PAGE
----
by Michael Smith (Veshengro)
Hazel (Corylus avellana)
Hazel is a deciduous shrub with multiple stems, and it can grow to six meters, that is to say about twenty foot, tall.
It has a smooth, brown-grey bark that splits and flakes with age and turns browner. The leaves are distinctive round, slightly hairy, pointed-tipped and the tree bears yellow catkins (male flowers) in early spring, while the female flowers look more like leaf buds with red styles protruding from the tip.
The edible nuts, held in green, leafy cups, turn brown when ripe though more often than not you will not get a looking in on the nuts as the Gray Squirrel (Sciurus carolinensis), that woodland pest, will have harvested those nuts well before they ever turn brown.
Hazel is found throughout the British Isles in woodland, scrub and hedgerows and is also a common tree in the woods on the European mainland.
Hazel was grown in the UK for large- scale nut production until the early 1900s and it is an important food source for the hazel dormouse, which eats the caterpillars it finds on the leaves and the nuts to fatten up for winter. The flowers are a vital source of early nectar for bumblebees.
The nuts are also eaten by woodpeckers, nuthatches, tits, wood pigeons, jays and other native mammals such as the red squirrel,
wood mouse, yellow-necked mouse and bank vole. But unfortunately also by that imported vermin called the gray squirrel and he seems to get there before anyone else.
Hazel has symbiotic (mutually beneficial) relationships with a number of fungi including the fiery milkcap (Lactarius pyrogalus), which appears in autumn and Hazel gloves, Hypocreopsis rhododendri, is a rare fungus that grows only with hazel in Britain.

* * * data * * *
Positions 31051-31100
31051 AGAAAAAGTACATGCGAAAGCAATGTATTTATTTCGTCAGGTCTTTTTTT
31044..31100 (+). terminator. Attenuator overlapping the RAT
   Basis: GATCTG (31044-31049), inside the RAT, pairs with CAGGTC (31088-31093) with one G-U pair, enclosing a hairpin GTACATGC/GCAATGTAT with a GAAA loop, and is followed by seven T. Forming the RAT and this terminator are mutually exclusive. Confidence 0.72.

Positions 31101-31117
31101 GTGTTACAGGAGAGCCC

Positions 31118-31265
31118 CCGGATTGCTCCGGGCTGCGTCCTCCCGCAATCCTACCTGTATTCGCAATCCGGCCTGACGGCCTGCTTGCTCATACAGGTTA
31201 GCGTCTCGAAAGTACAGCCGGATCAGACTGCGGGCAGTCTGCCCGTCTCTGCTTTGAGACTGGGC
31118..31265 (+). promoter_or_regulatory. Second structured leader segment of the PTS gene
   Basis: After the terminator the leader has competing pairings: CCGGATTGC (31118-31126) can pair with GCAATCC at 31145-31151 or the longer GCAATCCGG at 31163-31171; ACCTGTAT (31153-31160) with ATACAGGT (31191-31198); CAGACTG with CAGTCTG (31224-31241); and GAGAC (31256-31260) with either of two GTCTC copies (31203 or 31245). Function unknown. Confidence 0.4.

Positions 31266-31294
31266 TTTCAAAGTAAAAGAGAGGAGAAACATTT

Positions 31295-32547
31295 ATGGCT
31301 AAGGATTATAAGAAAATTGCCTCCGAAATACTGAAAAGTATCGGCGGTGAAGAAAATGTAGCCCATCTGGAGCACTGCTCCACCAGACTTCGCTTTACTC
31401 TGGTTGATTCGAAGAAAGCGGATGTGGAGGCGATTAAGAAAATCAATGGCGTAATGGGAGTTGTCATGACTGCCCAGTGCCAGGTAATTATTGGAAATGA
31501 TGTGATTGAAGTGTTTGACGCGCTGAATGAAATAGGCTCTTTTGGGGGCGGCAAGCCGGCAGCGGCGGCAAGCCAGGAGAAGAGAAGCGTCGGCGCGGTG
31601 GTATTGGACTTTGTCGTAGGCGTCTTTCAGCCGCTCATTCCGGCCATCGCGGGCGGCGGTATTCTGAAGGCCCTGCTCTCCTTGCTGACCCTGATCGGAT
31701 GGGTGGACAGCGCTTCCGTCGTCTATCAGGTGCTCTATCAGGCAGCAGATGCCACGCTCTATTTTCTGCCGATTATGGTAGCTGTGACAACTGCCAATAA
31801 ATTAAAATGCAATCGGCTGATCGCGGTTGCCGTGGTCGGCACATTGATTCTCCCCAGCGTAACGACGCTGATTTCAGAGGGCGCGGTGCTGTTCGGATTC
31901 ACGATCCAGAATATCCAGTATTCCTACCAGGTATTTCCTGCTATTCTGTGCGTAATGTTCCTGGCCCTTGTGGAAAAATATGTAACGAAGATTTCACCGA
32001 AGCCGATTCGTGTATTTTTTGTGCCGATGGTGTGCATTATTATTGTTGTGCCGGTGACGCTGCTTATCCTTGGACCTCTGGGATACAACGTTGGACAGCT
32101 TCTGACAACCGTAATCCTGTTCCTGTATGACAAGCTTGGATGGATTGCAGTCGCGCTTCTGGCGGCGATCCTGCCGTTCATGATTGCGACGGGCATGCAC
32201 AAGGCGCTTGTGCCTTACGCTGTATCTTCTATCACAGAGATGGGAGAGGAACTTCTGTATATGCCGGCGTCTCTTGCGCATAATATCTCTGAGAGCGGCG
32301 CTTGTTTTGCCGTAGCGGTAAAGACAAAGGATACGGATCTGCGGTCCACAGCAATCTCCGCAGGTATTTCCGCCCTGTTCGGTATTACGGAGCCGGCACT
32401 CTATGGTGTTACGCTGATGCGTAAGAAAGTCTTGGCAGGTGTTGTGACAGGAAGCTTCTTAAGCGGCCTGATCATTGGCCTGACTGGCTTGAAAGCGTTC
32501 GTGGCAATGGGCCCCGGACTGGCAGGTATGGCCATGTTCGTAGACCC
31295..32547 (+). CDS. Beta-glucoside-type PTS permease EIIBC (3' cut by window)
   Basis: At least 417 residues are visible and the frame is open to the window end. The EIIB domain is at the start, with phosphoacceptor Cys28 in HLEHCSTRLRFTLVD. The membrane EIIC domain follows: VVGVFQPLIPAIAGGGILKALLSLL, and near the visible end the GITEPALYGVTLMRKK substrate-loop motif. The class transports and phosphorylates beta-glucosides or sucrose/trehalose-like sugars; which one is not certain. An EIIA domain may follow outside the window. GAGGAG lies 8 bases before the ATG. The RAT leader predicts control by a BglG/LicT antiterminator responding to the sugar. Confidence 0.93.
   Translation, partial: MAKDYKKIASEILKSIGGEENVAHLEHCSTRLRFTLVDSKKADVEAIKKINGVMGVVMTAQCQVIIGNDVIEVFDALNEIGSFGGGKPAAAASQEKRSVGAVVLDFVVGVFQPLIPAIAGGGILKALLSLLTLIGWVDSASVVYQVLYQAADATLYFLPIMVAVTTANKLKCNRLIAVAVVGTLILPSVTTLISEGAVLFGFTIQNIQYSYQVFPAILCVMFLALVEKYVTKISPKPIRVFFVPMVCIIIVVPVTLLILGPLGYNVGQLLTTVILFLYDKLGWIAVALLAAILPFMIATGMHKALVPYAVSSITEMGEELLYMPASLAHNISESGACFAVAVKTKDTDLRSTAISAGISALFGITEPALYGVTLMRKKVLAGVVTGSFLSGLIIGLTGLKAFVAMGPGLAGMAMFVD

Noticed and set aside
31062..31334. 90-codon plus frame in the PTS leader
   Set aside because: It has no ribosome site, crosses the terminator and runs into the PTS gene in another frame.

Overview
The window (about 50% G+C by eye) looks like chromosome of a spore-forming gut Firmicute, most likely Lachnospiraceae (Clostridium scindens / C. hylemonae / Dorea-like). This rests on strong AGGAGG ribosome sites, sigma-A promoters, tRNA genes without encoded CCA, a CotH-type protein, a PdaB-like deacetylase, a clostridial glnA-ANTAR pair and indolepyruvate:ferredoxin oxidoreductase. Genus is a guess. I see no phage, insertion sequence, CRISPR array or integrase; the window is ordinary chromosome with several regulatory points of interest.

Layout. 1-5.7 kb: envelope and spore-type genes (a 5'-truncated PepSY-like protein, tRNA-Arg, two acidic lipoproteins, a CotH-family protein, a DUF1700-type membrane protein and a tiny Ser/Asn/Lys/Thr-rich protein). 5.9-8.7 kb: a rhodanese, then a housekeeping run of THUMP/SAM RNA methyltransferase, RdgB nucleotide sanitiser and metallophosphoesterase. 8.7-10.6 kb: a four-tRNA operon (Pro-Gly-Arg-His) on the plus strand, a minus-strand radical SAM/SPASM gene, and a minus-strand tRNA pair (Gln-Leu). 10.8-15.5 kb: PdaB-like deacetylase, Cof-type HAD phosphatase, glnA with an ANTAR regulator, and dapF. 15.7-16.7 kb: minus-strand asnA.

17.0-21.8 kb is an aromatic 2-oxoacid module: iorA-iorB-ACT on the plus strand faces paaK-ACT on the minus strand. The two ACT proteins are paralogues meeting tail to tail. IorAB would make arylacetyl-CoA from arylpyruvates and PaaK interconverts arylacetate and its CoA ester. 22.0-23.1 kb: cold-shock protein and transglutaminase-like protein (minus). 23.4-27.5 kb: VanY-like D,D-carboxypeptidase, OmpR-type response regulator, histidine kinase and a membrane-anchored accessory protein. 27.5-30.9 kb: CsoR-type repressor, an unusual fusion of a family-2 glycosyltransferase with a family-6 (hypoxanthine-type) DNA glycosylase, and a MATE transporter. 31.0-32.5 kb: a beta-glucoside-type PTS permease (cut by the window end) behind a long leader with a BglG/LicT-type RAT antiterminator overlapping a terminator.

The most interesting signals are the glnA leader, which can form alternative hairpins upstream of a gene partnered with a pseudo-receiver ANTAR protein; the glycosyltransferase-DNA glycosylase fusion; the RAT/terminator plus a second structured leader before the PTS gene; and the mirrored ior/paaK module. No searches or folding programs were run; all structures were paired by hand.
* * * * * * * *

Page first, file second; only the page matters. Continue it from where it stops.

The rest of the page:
Hazel forms pure woods on the west coast of the UK that are home to rare lichens.
It is the stick of choice for water diviners and in Scotland, hazel nuts were processed on a large scale in Mesolithic times – evidence of this was found in a midden pit during an archaeological dig.
Hazel is used for making hurdles, and wattle and daub walls and it was once used for making tally sticks to record payments to the Exchequer. Sticks from the hazel are also a choice for many a stick maker and they also make great cudgels and other tools.
In fact Hazel is one of the real versatile trees of the woodlands of this country especially when managed by means of coppicing as it has such a variety of uses, depending of the size of sticks harvested.
Coppiced hazel stick are also – or they used to – be the choice of the gardener and grower for use as bean poles, pea sticks and others plant supports. Alas today most of our plant supports are from bamboo coming from China and the claims for and of sustainability as to those over wooden poles do not hold up at all.
Native beats imports any day in the sustainability scale and hazel, coppiced hazel, is at the very top of that scale.